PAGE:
Psykup - We Love You All
Season Of Mist
Progressive Metalcore, Avant-Garde
6 songs (54:43)
Release year: 2008
Psykup, Season Of Mist
Reviewed by Goat

The trouble with Technical Metal bands is that all too often you’re left with the impression that they’re obsessed; not with the music, but with laying down a musical record of their skill, sacrificing songwriting and accessibility in favour of obtuseness, which is increasingly becoming the mark of quality in today’s weird and wonderful scene. After all, experimentation is not such a risk as it was; the underground is healthy, with plenty of large labels willing to sign trendsetters, and there’s always a fanzine around willing to praise whatever they can claw from an increasingly paranoid and defensive music industry. Fortunately for you, dear reader, you’re at Metal Reviews, where wiser heads prevail – but the risk isn’t completely gone. By trusting us to give impartial facts and opinions about a certain piece of music you’re gambling the price of that CD on us, a big responsibility in these days where the cost of an album could feed a third-world family for a week. What’s to stop me from saying this album is fantastic, and then defending myself against your righteous indignation by blaming your poor taste?

Fortunately for the suspicious and unfortunately for the virtuous, the state of modern music is such that you can click a few buttons and download the relevant album for yourself within minutes, thereby making the review rather superfluous… it’s always nice to have a few guiding words however, and you’re certainly going to need it with Psykup. Formed in France in 1995 and here on full-length nombre trois, the band delights in screwing with the heads and ears of their listeners. Six tracks are present on We Love You All, five of which are over eight minutes long, and all of which will take a long, long time to get to grips with. Instrumentally, think a Metalcorist Atheist kidnapped and fed lots of psychedelic drugs, then forced to listen to nothing but Incubus for a month. Yeah, hardly the most desirable of blendings, but there’s something about We Love You All that keeps you listening, despite the occasional drift into Nu-Metal riffage.

It’d take hours to describe each schizophrenic song in detail, but from the first few System Of A Down-twitchings of Colour Me Blood Red (soon switching to an unholy battle between Sikth and Textures, with Mr Bungle and Architects pitching in) you’ll either be hooked for all nine-plus minutes, or you’ll throw your headphones across the room in disgust. Saying this has a certain audience is like saying that Cryptopsy have a dwindling fanbase – a massive understatement! In fact, if Psykup have a potential audience out there, it’s the people that liked The Unspoken King, not because We Love You All is that bad, but because this is what the Canadians would have produced if they hadn’t sacrificed their technicality to the idol of mass appeal – clean vocals that front musical sections often more complex than the harsh sections, Jazz influences strengthened rather than weakened, even the ‘Core elements embraced and used as a positive.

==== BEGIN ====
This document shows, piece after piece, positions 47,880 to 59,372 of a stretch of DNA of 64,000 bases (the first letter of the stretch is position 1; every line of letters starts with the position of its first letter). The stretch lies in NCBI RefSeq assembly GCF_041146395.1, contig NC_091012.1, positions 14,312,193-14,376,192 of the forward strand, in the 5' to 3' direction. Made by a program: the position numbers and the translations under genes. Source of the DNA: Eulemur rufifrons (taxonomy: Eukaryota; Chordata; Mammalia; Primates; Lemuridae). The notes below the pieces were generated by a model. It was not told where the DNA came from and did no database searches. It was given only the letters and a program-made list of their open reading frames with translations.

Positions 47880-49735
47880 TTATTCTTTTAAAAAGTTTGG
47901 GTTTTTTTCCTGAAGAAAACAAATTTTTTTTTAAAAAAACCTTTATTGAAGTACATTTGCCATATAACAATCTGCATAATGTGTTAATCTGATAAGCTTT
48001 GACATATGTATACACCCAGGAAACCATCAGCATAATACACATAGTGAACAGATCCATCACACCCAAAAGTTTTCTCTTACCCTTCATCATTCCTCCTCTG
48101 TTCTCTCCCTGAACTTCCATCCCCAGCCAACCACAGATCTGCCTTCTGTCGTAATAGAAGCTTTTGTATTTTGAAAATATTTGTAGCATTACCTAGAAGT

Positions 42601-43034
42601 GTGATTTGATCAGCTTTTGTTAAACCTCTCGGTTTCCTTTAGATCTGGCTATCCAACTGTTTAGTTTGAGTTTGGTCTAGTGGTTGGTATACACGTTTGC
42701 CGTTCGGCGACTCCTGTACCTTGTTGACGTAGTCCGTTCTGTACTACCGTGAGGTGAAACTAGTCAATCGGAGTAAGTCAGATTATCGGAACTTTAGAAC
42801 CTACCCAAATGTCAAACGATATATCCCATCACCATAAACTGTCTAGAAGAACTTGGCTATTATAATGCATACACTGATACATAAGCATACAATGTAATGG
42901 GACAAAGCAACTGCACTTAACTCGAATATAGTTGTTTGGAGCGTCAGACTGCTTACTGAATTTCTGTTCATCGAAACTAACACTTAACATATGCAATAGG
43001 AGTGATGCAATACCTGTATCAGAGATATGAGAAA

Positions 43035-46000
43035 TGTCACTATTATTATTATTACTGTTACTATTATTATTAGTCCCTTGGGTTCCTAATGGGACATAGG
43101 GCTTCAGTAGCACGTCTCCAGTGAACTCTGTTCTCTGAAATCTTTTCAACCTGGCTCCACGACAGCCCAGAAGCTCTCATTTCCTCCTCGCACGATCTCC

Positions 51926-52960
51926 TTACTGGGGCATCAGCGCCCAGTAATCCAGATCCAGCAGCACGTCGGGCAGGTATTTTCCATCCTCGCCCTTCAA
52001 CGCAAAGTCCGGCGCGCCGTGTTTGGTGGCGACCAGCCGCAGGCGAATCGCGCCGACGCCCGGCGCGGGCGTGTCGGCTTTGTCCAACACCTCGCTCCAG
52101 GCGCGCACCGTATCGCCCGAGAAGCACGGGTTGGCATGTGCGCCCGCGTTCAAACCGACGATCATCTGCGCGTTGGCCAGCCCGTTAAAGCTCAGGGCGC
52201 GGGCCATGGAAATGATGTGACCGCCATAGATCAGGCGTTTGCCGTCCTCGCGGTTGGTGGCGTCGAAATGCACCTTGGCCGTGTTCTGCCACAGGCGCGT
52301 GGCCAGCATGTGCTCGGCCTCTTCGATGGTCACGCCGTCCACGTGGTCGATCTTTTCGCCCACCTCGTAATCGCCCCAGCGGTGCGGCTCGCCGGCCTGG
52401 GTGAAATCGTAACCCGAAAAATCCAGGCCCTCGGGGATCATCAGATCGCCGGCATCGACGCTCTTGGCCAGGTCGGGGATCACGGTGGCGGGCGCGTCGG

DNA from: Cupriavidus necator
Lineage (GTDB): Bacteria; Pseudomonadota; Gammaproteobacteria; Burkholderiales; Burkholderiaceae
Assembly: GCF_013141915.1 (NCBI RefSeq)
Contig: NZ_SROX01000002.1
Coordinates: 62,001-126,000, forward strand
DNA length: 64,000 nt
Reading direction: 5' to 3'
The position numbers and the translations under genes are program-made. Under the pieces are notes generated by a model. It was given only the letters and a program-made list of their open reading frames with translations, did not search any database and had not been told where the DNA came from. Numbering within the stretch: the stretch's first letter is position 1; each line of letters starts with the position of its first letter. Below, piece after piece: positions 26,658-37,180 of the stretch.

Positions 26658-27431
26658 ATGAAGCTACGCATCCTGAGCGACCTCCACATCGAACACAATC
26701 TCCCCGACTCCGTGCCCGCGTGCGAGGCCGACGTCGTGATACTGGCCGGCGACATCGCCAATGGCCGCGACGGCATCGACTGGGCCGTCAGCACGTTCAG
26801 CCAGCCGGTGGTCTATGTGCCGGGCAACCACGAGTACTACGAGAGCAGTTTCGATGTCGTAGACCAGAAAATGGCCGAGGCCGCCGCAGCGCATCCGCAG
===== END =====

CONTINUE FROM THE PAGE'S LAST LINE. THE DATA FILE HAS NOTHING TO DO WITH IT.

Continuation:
What we’re left with, then, is an album that deserves a chance, but will probably annoy more people than it seduces. Psykup merit a place in the ranks of those bands that are pushing the boundaries of the more commercial end of Metal, and seem destined to the same fate: furious internet arguments about whether they’re actually any good or not. Whichever side you fall on, you‘re sure to admire the band’s technical skill; it’s just a shame that they didn’t cut these six long tracks into ten or so shorter, more restrained songs. As We Love You All stands, it’s of limited appeal – no matter how many times you listen, there’s nothing to make you fall in love, nothing that keeps you coming back for more – and so ultimately fails as anything more than a curio.

Killing Songs :
Either the songs will all kill you, or the songs will all kill you…
Goat quoted 59 / 100
2 readers voted
Your quote was: 85.
Change your vote

There are 3 replies to this review. Last one on Sun Apr 05, 2009 10:44 pm
View and Post comments